With the Pacific Ocean to the west and north of the Strait of Juan de Fuca, the Olympic Peninsula is a treasure trove for scuba divers. The abundance of water bodies and the multiple underwater structures make it a great exploring area for avid scuba divers.
The waters in the area vary with the depth, making it a great diving experience for divers of all experience levels. It can be hard to find out the best places for scuba diving when visiting the Olympic Peninsula, but I am here to show you. Below is a list of four of the best places for scuba diving in the area.
1. Duncan Rock
Duncan Rock is not one for the weak-hearted. It is one of the more extreme dives with a diving depth of 80-95 feet. It is an intense dive surrounded by incredible structures that you can spend your time exploring. Only those who are extremely advanced in diving should go to this area as it is easier to get swept away by the strong currents.
Duncan Rock has also been featured as Top Pick for scuba diving in Olympic Peninsula in the article 5 Best Places for Scuba Diving in Washington State.
There are high winds and excessive swell that cause poor visibility, which can make it hard to make the dive. It is better to wait until the conditions are right before venturing out. Divers recommend going when the swell is a least 8 feet or even less on days with light wind.
You can reach the diving area by boat; using the boat will make it easier for you to judge the severity of the current and how strong the winds are. There are multiple canyons, spires, and walls that you should be careful of, but it will make you go back for more.
There are also plenty of invertebrates, such as crabs, and even rare sea life, such as yelloweye rockfish. Making this dive in the right condition is definitely worth it, as long as you are careful.
2. Sekiu Jetty
Sekiu Jetty is a great place for novice and intermediate divers. It has a short diving depth of only 30 feet and is seen as one of the best shore dives in Washington. The area boasts rich marine life on the kelp-covered rocks, such as the ling cod popular in the area, sea urchins, nudibranchs, octopuses, sea bass, and more. It is a great site to observe nature at its finest. You can also see species and fish that are not common in the area.
You can swim on the shore at night, although the visibility can be a little low. If you want to enjoy the scenery more, I suggest you go there during the day when there is enough light, and you can enjoy the sea animals.
The currents can run a little on the powerful side, so make sure you go there when the swell and wind are not too strong. The strong currents can lower the visibility, and you can only go down to 10 feet, and you will not be able to see much. You can reach the entry point by boat, although you can also swim there if you have the strength.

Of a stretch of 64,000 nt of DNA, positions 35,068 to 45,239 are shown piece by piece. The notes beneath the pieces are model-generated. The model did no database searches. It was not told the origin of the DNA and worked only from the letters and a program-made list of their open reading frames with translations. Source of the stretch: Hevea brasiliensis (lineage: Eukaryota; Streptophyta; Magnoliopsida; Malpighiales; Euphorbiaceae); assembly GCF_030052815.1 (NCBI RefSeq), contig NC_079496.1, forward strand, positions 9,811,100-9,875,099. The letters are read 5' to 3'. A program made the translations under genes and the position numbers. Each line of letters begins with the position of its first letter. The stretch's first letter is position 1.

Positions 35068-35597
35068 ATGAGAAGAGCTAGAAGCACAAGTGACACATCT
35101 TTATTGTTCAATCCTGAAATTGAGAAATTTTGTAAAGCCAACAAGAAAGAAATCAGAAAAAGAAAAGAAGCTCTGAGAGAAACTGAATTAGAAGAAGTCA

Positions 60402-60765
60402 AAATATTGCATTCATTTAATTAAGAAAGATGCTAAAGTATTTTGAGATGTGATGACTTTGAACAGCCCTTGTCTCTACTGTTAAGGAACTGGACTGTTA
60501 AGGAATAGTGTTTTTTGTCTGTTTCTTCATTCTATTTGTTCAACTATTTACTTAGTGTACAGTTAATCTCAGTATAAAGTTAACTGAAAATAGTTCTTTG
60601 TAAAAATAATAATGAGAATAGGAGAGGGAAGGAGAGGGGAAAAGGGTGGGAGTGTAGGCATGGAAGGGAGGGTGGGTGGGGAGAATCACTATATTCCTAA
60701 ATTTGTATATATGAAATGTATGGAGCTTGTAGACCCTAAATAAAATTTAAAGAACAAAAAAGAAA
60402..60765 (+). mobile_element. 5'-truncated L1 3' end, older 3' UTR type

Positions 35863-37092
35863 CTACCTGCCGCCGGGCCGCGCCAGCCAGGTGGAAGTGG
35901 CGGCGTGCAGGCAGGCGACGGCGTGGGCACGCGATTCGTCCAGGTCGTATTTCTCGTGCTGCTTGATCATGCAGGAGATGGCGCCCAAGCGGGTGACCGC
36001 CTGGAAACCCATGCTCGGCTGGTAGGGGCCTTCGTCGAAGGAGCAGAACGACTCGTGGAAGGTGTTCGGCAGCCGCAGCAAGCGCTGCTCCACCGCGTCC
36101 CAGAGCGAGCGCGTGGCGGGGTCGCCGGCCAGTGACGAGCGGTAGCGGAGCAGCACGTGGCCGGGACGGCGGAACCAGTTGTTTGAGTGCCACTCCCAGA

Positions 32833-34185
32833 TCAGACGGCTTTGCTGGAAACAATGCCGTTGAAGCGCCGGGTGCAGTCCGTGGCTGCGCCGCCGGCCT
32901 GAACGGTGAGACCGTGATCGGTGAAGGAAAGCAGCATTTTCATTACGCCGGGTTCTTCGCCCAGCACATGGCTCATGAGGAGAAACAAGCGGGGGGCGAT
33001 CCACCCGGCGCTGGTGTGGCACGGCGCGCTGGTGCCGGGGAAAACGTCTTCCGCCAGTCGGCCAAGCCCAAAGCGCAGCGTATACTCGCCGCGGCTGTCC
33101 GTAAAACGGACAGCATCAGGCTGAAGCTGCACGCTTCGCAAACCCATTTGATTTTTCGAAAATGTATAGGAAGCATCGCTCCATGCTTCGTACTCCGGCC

3. Mushroom Rock
Mushroom Rock is a much easier dive site than the others we have covered. It is found to the north of Cape Flattery. You can easily find it as it is marked by a mushroom-shaped rock that gives the island its name. The area’s rock outcrop, boulders, and channels keep the kelp beds shallow, improving visibility.
There is a wide array of invertebrates, such as red gorgonian corals, strawberry anemones, and lightbulb ascidians are some of the marine life you can see in the area. You can also spot some black-tip reef sharks and turtles in shallower water. Since the dive is not as deep as others, this is a great place to take your family; experienced younger divers can make this dive.
The visibility goes down to 30 feet on a day without strong currents or winds. More experienced divers can go down to 80 feet, but you will have to be careful. The north side has a wall that goes down about 50 feet until you reach a flat substrate. Follow this wall for at least 50 yards. You can see more interesting rock formations at this depth, with the boulders and rocks providing a habitat for marine life.
The current is relatively mild on a normal day which makes it easier to swim and dive. Consult the dive charts and let others know when you go, although it is not likely to get difficult current.
4. Lake Crescent
A gem of the Pacific North West, Lake Crescent is a beautiful lake close to the Olympic National Park. Locating the lake is easy; it is only 18 miles west of Port Angeles. Its beauty stands out in the crystal clear waters, making scuba diving in the area an adventure worth exploring.
The lake is known for its great visibility, especially during the summer. It has low nitrogen levels, keeping away weeds and other underwater plants, which is why the visibility is so high. Unlike most water bodies in Washington, Lake Crescent is warm, with temperatures going up to 65 degrees for the first 30 feet.
The lake is deep, going down to around 500 feet, although swimming down the first 50-100 feet is better. The visibility gets a little murky once you reach 30 feet, but you can still enjoy the abundance of marine life. The water also gets colder the lower you go, but it is still an interesting dive.
scuba diving Olympic Peninsula, Whether you are looking for a new dive site, want to explore everything the Olympic Peninsula offers, or want to improve your diving skills, the four places above are the best option. They have everything, including shallow diving levels for those new to diving. The deeper waters and clear visibility in the area make exploration fun.
Remember to always consider your safety and consult the dive charts before heading out. You should also ensure you dive at your skill level, go out when the water is calm, or let someone else know that you are heading out and always stay safe.